What happens when prodigies meet? This fall, Nico Muhly, the excitable 25-year-old composer and Philip Glass protégé (and likely successor in stardom), is joining forces with Benjamin Millepied, 30, the laconic New York City Ballet principal who’s beloved for his bright, understated choreography. In October, their first joint work—From Here on Out, a three-movement, 25-minute ballet for American Ballet Theatre—will premiere at City Center. The two got on the phone for a far-flung chat with Rebecca Milzoff: Muhly from a studio in Iceland, Millepied from Martha’s Vineyard.
This is quite the intercontinental phone call…
Nico Muhly: We’re both on islands and shit!
Benjamin Millepied: [To Nico] How’s it going over there?
N: We’ve been working really hard. Since it doesn’t get dark out, you end up working for like sixteen hours and you’re like, Oh, we should probably eat something.
Benjamin, do you remember when you first heard Nico’s music?
B: He gave me his album last year. I was doing a piece in Paris, so my mind was set on that. But the second I heard it, on a plane, I called him.
N: I remember you kept calling and calling me, it was so fabulous!
B: It was extremely emotional—I was completely taken with the music, I loved every single second of it.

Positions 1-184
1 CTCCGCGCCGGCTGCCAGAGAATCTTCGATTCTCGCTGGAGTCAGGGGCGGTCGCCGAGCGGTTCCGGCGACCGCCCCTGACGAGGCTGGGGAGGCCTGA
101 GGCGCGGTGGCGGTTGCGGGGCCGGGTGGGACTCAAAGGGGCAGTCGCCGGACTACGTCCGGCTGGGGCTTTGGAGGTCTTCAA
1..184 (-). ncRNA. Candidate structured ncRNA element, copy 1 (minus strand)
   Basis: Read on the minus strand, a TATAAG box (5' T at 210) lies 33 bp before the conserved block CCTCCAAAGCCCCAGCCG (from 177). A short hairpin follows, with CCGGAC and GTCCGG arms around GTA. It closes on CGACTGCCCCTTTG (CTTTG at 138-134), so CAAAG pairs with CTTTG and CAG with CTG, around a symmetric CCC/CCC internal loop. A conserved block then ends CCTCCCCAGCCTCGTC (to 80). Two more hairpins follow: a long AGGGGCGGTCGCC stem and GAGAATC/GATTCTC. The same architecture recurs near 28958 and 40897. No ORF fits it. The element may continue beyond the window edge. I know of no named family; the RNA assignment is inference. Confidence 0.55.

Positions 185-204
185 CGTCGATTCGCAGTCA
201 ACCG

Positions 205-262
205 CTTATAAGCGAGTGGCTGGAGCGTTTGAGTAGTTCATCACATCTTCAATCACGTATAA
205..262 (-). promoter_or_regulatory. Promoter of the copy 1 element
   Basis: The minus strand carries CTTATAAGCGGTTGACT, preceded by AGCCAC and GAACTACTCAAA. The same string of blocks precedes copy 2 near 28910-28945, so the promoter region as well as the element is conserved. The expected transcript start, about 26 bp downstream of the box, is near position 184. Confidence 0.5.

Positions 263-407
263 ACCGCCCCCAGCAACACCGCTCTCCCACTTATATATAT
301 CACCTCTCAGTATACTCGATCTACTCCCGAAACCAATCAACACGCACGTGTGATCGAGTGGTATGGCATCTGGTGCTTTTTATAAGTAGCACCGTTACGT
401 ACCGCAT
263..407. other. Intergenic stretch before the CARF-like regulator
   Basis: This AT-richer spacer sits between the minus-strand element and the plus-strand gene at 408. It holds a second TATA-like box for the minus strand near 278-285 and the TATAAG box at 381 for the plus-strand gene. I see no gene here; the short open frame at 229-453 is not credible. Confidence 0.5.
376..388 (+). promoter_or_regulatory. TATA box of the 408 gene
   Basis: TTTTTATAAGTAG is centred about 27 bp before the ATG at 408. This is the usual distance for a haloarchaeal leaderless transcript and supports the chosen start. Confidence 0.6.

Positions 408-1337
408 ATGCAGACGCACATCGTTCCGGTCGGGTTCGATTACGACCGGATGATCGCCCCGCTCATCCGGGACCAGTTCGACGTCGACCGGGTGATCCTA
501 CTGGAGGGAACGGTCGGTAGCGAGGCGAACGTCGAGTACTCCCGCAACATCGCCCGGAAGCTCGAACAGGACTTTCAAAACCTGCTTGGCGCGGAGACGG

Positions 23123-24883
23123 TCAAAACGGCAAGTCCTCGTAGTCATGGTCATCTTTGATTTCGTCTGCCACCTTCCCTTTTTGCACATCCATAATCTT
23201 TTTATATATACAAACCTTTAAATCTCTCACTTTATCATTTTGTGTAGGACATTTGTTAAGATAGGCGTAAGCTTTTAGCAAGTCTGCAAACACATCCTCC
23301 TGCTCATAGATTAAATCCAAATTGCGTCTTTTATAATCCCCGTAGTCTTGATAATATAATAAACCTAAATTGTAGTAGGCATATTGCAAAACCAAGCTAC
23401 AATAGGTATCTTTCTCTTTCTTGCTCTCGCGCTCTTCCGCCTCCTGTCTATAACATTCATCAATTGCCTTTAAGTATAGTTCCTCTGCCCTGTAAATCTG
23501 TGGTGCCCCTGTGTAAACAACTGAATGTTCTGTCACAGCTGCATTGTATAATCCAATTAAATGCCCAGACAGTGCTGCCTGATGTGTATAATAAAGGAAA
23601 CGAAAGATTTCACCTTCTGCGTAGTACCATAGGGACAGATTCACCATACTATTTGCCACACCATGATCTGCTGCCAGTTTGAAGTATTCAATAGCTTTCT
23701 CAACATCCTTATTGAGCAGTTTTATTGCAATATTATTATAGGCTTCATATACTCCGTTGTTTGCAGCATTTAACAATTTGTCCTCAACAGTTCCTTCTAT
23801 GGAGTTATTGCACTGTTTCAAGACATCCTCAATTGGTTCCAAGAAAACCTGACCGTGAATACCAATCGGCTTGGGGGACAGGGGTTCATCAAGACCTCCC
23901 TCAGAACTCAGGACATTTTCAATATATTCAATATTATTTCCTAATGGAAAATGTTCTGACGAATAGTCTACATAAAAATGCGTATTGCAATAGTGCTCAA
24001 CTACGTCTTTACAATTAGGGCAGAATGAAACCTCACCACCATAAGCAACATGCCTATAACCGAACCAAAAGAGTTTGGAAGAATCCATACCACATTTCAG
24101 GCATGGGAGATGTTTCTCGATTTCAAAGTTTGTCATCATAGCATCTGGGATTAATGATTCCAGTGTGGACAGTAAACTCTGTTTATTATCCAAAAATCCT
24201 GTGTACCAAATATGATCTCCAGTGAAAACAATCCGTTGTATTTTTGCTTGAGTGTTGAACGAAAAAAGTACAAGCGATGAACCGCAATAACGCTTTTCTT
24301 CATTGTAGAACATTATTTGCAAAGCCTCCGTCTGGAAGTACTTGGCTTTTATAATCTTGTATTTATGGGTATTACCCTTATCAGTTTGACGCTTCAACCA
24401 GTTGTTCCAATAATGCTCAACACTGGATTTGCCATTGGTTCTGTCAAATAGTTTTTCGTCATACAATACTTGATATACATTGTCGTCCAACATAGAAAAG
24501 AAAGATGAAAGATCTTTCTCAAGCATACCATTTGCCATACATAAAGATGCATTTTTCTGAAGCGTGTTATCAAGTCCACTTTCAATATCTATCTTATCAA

N: When someone calls and says they love every minute, you’re like, “Great, great! I’ll do whatever you say! You want me to fold your laundry? I’m so there!” [But] we were thrown together when he did that ballet in Paris based on Einstein on the Beach, and I was sent to conduct.
B: I had heard about Nico through my friends at Juilliard. I was intrigued by the fact that he had started working with Philip so young. Sometimes composers, if they like what you do, can come after you in an aggressive fashion. I’ve had experiences where I felt almost pressured, you know? Nico never at all came forward.
N: ’Cause it was my job to conduct! So I didn’t want to be like, By the way, do you want to do this hard-ass thing?!
How quickly did everything come together?
B: Nico was ridiculously fast. We got the go-ahead from ABT two weeks before his Carnegie Hall concert, and I think I heard the music a week after the concert.
N: I made myself produce, like, a minute a day. Didn’t I send you two minutes at first, and then another two, and then ten? Imagine if I wrote thirteen minutes and you said, Ummmm, no.
B: ABT really wanted me to use the orchestra.
N: Yay! Can I just interject that for me, orchestra is so fabulous? The idea that I’ll be able to hear the same music played by an orchestra eleven times, and to see it danced, is like porn for me.
So it’s not completed yet?
B: I think it’ll be done second week of October.
N: I have a question for you, Benjamin: Do you just assume it’ll change in rehearsal?
B: Yeah, right now I’m sort of experimenting. I have four dancers here I’m working with.
N: What about the music, are they all about it?
B: [Laughing] Yes.
N: If they say anything bad I want you to write it down and e-mail it to me! That’s like my worst fear— dancer scorn!